Ho Chi Minh City (AsiaNews) - To date over 3700 priests are in active parishes throughout Vietnam and their number is growing. Despite this, many believers complain about the poor formation of the priests, who are overly influenced by the models imposed by society
During the hardest years of communism Vietnamese Catholics suffered hardships and discrimination. Only through the efforts of the priests have they kept alive the meaning of Christian mission in society.
Today, despite improved conditions of religious freedom, faithful and older priests say that many seminarians and young priests are adjusting to the lifestyle of the world, choosing wealth and power over the good of the Church.
"I have been teaching in seminaries and Catholic universities for many years - says Fr Jean Baptiste, a professor at St. Joseph Major Seminary in Ho Chi Minh City - but sadly I noticed that today they tell terrible lies in seminaries. The men who attend them are prey to same pitfalls in life that exist in society and families". "Our Church – he added - should worry about this situation."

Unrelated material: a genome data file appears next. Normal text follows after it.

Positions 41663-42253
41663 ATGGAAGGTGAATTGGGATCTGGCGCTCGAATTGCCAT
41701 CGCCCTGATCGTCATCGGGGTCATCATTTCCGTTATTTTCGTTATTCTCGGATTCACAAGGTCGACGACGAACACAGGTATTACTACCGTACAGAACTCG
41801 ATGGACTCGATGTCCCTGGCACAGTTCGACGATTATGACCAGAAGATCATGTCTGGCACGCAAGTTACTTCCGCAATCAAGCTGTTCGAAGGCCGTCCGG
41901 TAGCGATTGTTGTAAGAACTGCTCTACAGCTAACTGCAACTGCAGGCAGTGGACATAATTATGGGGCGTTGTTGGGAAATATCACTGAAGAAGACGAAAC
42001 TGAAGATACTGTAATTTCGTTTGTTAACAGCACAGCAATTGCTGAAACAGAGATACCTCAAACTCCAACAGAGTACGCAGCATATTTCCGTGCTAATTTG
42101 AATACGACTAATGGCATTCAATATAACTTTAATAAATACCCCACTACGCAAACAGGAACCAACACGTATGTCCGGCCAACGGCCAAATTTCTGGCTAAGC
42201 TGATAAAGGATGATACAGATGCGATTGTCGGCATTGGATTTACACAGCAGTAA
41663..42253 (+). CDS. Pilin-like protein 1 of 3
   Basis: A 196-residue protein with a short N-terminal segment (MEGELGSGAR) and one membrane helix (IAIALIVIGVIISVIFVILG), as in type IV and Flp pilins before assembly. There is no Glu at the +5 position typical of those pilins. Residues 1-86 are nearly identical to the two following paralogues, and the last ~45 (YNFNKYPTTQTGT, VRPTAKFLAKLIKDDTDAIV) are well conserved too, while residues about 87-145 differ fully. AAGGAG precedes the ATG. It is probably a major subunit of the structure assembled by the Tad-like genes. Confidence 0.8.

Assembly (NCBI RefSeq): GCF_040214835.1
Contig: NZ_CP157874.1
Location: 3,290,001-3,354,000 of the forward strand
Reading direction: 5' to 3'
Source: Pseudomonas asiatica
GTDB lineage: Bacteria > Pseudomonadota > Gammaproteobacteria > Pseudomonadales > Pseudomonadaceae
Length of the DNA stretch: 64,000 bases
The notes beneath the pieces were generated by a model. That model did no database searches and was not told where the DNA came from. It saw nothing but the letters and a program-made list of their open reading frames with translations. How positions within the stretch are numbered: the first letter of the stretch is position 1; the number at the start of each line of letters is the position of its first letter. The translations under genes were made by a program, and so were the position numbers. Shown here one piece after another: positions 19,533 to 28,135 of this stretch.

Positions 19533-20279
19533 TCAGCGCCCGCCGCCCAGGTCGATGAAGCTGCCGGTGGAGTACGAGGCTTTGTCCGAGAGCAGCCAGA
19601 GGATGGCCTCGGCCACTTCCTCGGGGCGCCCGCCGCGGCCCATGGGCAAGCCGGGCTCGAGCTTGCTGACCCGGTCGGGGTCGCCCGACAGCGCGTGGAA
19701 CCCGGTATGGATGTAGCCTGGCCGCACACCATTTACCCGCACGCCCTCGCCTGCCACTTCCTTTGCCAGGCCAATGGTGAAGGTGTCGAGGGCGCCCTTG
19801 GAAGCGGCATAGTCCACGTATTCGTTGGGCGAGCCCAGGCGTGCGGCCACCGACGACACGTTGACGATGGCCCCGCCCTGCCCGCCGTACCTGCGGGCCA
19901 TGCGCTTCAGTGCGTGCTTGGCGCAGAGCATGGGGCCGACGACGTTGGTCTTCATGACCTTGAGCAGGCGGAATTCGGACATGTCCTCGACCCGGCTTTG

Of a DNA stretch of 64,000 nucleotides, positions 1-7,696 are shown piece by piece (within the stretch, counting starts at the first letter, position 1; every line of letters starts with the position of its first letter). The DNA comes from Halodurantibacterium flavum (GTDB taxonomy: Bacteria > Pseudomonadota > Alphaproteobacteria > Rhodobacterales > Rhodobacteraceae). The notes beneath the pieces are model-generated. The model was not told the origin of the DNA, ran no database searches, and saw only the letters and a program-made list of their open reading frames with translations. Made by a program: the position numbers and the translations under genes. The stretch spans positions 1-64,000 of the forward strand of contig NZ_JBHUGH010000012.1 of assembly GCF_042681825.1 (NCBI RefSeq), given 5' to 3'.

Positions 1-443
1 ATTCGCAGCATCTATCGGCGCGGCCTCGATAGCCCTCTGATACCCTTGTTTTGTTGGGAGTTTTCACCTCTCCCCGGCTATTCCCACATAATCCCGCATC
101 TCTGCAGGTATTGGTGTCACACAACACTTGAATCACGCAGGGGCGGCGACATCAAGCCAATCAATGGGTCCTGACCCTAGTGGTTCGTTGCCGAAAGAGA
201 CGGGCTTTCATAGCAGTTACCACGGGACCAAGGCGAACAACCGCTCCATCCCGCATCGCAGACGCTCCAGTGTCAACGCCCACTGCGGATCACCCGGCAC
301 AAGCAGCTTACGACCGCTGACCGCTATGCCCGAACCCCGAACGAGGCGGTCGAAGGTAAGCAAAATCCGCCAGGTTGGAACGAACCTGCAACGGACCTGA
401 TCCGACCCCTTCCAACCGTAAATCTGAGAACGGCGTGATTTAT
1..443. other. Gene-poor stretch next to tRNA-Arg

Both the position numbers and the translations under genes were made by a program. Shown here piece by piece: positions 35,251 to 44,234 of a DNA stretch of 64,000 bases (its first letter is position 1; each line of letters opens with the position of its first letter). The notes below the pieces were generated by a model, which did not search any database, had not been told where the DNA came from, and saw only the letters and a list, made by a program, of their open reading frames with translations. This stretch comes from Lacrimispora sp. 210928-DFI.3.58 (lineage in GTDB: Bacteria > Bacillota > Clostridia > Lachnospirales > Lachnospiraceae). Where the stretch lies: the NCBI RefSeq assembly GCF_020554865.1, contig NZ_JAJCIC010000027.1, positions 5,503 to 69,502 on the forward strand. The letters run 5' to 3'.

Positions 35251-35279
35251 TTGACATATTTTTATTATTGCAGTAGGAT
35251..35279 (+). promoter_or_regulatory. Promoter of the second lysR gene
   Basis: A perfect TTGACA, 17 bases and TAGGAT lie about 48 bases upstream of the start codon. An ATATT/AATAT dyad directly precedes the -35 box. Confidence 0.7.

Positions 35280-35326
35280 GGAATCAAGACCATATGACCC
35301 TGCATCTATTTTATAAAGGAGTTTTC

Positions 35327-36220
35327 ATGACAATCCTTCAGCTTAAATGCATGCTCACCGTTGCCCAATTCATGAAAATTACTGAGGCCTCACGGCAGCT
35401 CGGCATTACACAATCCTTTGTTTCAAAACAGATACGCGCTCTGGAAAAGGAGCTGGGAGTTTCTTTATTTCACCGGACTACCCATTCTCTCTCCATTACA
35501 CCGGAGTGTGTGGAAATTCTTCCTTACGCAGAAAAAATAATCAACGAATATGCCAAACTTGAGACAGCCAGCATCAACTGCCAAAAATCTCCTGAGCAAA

A young priest of the diocese of Xuan Loc (Ho Chi Minh City), says that "Over the past 35 years new models imposed by society have created many problems for the Church of South Vietnam. Today it is very difficult to find prepared priests who meet the expectations of the Church and the faithful.
The temptations of the new capitalist ideal of government, have however, failed to stop the mission of the Vietnamese Church. Despite the restrictions and controls imposed by the socialist regime many priests work among the peasants in the countryside and new business centres in the cities, the place of work for tens of thousands of Catholics.
The Year for Priests launched in 2009 by Benedict XVI, was an opportunity for priests and faithful to reacquaint themselves with their true identity which is to bring the Good News to all members of the socialist society.